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More age, less growth? Secular stagnation and societal ageing

Chris Gilleard (Division of Psychiatry, UCL, London, UK)

International Journal of Sociology and Social Policy

ISSN: 0144-333X

Article publication date: 31 May 2022

Issue publication date: 14 February 2023




The aim of the study is to demonstrate evidence that societal ageing and poor economic growth are linked in the advanced economies. It challenges the claim however that secular stagnation represents a serious problem for future prosperity.


This paper critically reviews recent formulations of the secular stagnation hypothesis concerning stalled economic growth in the advanced economies and the links between demographic ageing and economic slowdown. It outlines both trends (of ageing and stalled growth) and reviews some of the key empirical studies that have sought to determine the role played by demographic change in accounting for the relative lack of growth in the advanced economies.


The advanced economies are ageing and their economic growth is slowing, although a causal link between these two phenomena remains unproven. However, even if no direct causal link can be drawn between these two processes the focus upon the impact of societal ageing serves as a stimulus to re-think the nature of future growth in our increasingly ageing and unequal societies.

Research limitations/implications

While the measurement of demographic trends is relatively straightforward, there are more problems in specifying the exact parameters of macroeconomic growth. This makes empirical studies in the area difficult to interpret. However studies in this area have value in widening thinking about the role of ageing and the nature of growth in the future.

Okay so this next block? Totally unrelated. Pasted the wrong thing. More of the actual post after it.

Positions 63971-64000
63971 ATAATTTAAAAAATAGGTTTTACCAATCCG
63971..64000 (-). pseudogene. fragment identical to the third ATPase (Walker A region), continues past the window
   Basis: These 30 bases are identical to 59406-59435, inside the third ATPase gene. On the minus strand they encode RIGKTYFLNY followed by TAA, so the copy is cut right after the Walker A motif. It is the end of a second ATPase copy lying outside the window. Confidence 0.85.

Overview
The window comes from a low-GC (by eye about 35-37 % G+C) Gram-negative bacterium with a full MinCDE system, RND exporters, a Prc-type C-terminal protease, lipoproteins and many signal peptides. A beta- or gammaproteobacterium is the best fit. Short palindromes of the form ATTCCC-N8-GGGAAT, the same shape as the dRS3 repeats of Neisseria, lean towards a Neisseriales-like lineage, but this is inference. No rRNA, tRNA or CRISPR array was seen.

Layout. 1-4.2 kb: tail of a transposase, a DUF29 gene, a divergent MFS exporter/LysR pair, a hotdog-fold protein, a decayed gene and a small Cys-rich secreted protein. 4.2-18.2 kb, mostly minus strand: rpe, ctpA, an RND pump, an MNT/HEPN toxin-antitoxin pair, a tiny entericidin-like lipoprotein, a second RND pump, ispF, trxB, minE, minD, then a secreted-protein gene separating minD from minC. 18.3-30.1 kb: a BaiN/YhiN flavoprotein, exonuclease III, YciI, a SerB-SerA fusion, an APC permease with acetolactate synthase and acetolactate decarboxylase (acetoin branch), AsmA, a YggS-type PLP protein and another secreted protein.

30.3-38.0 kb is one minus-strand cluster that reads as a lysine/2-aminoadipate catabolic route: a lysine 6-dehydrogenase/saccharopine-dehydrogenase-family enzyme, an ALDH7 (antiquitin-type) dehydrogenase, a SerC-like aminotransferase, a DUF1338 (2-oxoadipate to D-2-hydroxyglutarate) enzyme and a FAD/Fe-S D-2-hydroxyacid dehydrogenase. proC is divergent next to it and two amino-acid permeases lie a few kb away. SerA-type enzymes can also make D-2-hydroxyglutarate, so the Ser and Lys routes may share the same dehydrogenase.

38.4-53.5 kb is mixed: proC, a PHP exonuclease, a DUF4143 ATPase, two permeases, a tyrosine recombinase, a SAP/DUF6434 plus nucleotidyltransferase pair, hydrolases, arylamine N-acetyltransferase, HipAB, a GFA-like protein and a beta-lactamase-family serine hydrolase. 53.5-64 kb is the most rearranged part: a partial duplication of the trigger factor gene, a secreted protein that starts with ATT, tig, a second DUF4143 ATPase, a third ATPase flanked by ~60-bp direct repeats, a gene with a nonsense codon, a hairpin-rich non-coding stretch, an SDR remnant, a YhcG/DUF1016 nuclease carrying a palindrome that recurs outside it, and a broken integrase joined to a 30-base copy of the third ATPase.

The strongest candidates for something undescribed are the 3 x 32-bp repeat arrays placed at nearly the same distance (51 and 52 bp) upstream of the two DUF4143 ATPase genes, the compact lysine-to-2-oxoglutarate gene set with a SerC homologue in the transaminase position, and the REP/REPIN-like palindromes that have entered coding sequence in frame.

Practical implications

Rather than fearing the prospect of an age related slowdown in the rate of growth in the advanced economies, these developments offer opportunities to focus upon redistribution more than growth, while supporting a programme of growth with equity in the world's developing economies.

Social implications

While a demographically over-determined model of the secular stagnation hypothesis is dubious, the future ageing of the advanced economies is certainly a challenge. It is also an opportunity for rethinking ideas about ageing, growth and development. Adopting such a more nuanced perspective offers a counter-narrative to the demographic catastrophising that is often evident when discussing 'societal ageing'. It also suggests the value of shifting the perspective of seeking ever increasing growth toward a greater focus upon redistribution, between and within the generations.


There has been very little engagement with the secular stagnation hypothesis outside economics. Behind its macroeconomic formulation, however, lie assumptions about the ageing of society that can easily become examples of unwarranted demographic catastrophising. By bringing this topic to the attention of the social sciences, the paper can serve as a stimulus for rethinking both ageing and growth.



Gilleard, C. (2023), "More age, less growth? Secular stagnation and societal ageing", International Journal of Sociology and Social Policy, Vol. 43 No. 1/2, pp. 1-16.



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